What’s your favorite venue and why?
My favorite venue to play is Red Light Café here in Atlanta. That place is pretty much our home base and they have been so amazing to us. When nobody would take a chance on us, they welcomed us with open arms and now we’re headliners at the venue whenever we play. It’s a really magical place and we always have amazing shows there.
What’s your dream venue and why?
I don’t know about the rest of the band buy my personal dream venue would probably be Red Rocks in Colorado. I would absolutely LOVE to hear Collins Drive’s music played in that gorgeous venue. I’d also love to play the Fox Theater here in Atlanta mainly because I’ve seen so many amazing shows there. The Allman Brothers, The Black Crowes, CSN, Skid Row (haha). It’s an amazing venue.
Who would you love to collaborate with?
Before he passed away, it was always a dream of mine to have Gregg Allman do one of my songs. Of course I would love to collaborate with Kevn Kinney. That would be a dream come true.
Which song of yours gets the best crowd response?
Currently “Lady of the Lake” is the song that gets the most response from the crowd. We haven’t recorded it yet but every time we play it people ask, “Is it on this CD?” When I tell them no they get bummed, haha. Trust me, it’ll be on the next one.
What song are you tired of playing and why?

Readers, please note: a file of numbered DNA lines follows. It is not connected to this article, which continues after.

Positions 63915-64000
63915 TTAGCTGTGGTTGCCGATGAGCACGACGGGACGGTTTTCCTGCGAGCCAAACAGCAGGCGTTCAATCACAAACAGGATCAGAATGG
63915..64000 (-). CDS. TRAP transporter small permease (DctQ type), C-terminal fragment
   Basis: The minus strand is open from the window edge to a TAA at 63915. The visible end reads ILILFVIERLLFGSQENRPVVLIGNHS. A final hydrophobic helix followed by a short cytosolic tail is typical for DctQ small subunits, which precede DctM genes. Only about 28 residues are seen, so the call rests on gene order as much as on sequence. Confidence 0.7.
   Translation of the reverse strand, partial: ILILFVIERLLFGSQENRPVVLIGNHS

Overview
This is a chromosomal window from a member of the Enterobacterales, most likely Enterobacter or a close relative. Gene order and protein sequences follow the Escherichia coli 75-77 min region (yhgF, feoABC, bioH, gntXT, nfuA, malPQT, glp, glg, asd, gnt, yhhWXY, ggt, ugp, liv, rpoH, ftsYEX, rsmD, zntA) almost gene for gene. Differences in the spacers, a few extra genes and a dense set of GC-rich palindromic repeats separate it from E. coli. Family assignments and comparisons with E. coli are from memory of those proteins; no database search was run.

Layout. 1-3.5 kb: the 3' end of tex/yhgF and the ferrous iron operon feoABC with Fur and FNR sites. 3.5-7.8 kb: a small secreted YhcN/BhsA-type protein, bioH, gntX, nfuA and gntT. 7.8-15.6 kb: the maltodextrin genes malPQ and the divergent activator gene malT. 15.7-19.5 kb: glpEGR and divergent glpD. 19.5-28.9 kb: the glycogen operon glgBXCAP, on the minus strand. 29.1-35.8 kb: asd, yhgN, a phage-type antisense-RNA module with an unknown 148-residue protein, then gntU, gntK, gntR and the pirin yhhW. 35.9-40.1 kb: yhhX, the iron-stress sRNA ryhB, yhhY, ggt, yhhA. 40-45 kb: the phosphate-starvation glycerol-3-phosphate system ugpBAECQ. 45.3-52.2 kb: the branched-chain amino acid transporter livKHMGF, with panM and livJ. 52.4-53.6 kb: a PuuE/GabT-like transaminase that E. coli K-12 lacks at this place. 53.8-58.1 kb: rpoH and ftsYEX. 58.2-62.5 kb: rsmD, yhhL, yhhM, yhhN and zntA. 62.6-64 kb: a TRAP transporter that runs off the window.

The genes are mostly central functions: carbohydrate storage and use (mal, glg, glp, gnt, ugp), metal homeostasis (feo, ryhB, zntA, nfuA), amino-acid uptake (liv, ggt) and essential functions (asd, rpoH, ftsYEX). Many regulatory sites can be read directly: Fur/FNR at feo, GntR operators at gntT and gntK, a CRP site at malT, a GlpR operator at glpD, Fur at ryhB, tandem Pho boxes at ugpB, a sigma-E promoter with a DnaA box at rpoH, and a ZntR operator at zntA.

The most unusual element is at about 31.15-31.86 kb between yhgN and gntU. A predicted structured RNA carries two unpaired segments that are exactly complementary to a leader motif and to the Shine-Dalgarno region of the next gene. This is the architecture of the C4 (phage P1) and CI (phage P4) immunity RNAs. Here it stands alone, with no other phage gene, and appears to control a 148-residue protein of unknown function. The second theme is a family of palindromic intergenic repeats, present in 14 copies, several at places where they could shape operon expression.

Honestly, I don’t really get tired of playing any of them. We currently have about 20 songs so we like to change up our set list from show to show. Most gigs we’re only playing for about 55 minutes or 30 if we’re an opening act so that leaves us a lot of room to change things up from show to show so not to get bored.
Is drinking at gigs a positive or a negative?
None of us are big drinkers at all. Mike (Satterlee; drums) and myself don’t drink at all and our bassist Allison may have one or two beers so it’s never been an issue at all.
Favorite thing to do on a day off?
I’m a workaholic so even on days off from playing I’m doing some sort of band business (posting links in Facebook groups, etc).
Do you have a favorite gift from a fan?
I played a songwriters in the round in South Carolina back in 2005 or so and these two young folk who were working the bar came up to me after the show and gave me a homemade keychain award that said, “Good Job Award” on it made with a label maker. They said I was the best they’d seen and that really meant a lot to me. I keep it in my studio hanging up as a reminder.
Have you met any of your heroes? If so, how did it go?
I’ve been extremely lucky. I’ve met Gregg Allman, Graham Nash, Kevn Kinney, Bruce Dickinson (Iron Maiden), and Alice Cooper to name a few and they were all very kind, warm, and sweet people. There are still some more I would love to meet some day.
Is there a current release that you cannot stop listening to?
King Crimson’s Radical Action to Unseat the Hold of Monkey Mind. I also can’t stop listening to Marissa Nadler’s latest one called Strangers. It’s gorgeously haunting.
Song (of yours) you wish you would have released as a single and why?
I hope to eventually release “Ghost Town” as a single mainly because I think it would make an awesome video.